Mincemeat has a bad rap

For about a year now, I’ve been thinking about trying to make home-made mincemeat for my husband. My father loved mincemeat, and my mother would buy jars of Nonesuch Mincemeat and make a pie for him every winter. As a picky eater, I resolutely refused to even taste it. I don’t think my mom especially liked it, and perhaps my older brother would eat a bit. Despite my refusal to have even one taste of it, I remember thinking it smelled good. It was dark brown, and smelled sweet and spicy.

My memories of this good smell made me think that my husband would enjoy mincemeat, and that I might actually like it, too. We both love that other, much-maligned holiday treat, fruitcake (but only from Deluxe Fruitcake in Corsicana, TX–it’s the only one worth eating). I did some internet research for recipes and found one that looked like the right combination of tasty and not too difficult.

So, what is mincemeat? It’s been around for hundreds of years and no one seems to know what it’s all about. Traditionally, it did contain finely minced beef, along with fruit (fresh and dried), spices, fat (as suet) and some sort of alcohol like wine. It was a way to preserve meat and fruit in a time before refrigeration. I did find several recipes that had beef listed as one of the ingredients, but since I don’t eat beef (and since it sounds kind of yucky to put it in a sweet pie), I sought out an all-fruit version.

From reviewing several recipes, I determined that it’s a fairly flexible recipe that should contain some fresh apple and maybe some fresh orange, a variety of dried fruit (raisins, cherries, peaches, apricots), butter, spirits like brandy and spices. It’s actually really easy to assemble, and cooked quietly and happily on the stove for about 40 minutes.  I used the recipe for Bubby’s All-Fruit Mincemeat (found at globalgourmet.com), and adapted it to what I had on hand. Here’s a link to the original recipe.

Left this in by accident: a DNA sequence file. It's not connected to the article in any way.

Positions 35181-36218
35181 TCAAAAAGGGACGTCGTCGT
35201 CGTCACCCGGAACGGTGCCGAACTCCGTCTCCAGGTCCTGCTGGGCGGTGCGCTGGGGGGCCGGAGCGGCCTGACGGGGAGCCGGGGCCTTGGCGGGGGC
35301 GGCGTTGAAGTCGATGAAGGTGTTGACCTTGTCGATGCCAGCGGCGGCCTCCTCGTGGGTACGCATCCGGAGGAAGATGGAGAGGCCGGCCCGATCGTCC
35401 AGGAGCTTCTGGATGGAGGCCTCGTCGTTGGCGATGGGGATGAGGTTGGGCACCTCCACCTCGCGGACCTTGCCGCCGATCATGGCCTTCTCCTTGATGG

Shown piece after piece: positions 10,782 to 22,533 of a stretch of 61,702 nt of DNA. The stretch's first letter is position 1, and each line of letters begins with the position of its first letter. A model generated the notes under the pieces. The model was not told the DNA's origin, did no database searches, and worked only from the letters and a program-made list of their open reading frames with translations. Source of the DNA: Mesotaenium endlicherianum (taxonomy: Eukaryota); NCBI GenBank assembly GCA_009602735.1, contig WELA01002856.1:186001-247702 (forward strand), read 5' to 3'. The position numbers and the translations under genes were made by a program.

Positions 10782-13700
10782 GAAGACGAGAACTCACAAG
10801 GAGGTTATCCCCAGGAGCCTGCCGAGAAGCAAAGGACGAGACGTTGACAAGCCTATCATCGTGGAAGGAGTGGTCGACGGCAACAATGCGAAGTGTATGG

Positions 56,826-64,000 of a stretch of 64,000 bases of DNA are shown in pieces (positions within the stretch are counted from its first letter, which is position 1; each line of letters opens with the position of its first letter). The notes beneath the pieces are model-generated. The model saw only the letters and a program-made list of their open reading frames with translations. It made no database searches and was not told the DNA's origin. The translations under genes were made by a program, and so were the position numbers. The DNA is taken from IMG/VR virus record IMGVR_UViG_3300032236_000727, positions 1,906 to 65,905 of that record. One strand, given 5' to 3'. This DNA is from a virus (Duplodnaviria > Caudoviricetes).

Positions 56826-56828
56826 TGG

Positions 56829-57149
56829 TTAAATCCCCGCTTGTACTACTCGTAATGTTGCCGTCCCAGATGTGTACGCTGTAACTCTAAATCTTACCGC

I haven’t yet made my mincemeat pie, but this stuff is awfully tasty just eaten with a fork!

My adaptation of Bubby’s excellent recipe is as follows:

Cathy’s Mincemeat


1 Granny Smith apply, peeled, cored and cut into small pieces

1 naval orange, cut into small pieces (including skin and pulp)

2 small (or 1 large) Bosc pears

1/2 cup red wine

1 cup succanat (or rapidura, an unrefined sugar)

3/4 cup Brandy

1/4 cup dark rum

1/2 cup water

4 oz raisins

4 oz dried bluberries

4 oz dried apricots, cut into small pieces

3 oz mixed dried apples and peaches, cut into small pieces

5 tbsp butter

1 oz candied ginger, cut into small pieces

1 tsp allspice

1/2 tsp nutmeg

1/2 tsp ground cloves

1/2 tsp salt

pinch cayenne

Combine all ingredients in a 6-quart saucepan and bring to a simmer.  Reduce heat to low and let it gently simmer for about 40 minutes, or until all of the dried fruit is plump and soft, and the liquid has been reduced to a very thick syrup. Cool completely. This should keep in the refrigerator for several weeks.

Now you’re ready to make pie!

Let mixture cool completely. It is not ready to use as a pie filling, or whatever else sounds good to you.

This entry was posted in Gluten Free Recipes, Pies, Recipes, Seasonal and tagged , , , , by cathy. Bookmark the permalink.

About cathy

Cathy Thomason, MAOM, Dipl.Ac., Dipl. CH, is a graduate of the master’s degree program of the New England School of Acupuncture. She is certified in both acupuncture and Chinese herbal medicine by the National Certification Commission for Acupuncture and Oriental Medicine (signified with Dipl.Ac. and Dipl.C.H.). Cathy has completed advanced herbal training with Dr. Tao Xie, and studied advanced needle technique with Dr. Cheng Xiao Ming. She became interested in studying acupuncture while living in South Korea, where acupuncture enjoys equal status with Western medicine.

12,504 thoughts on “Mincemeat has a bad rap

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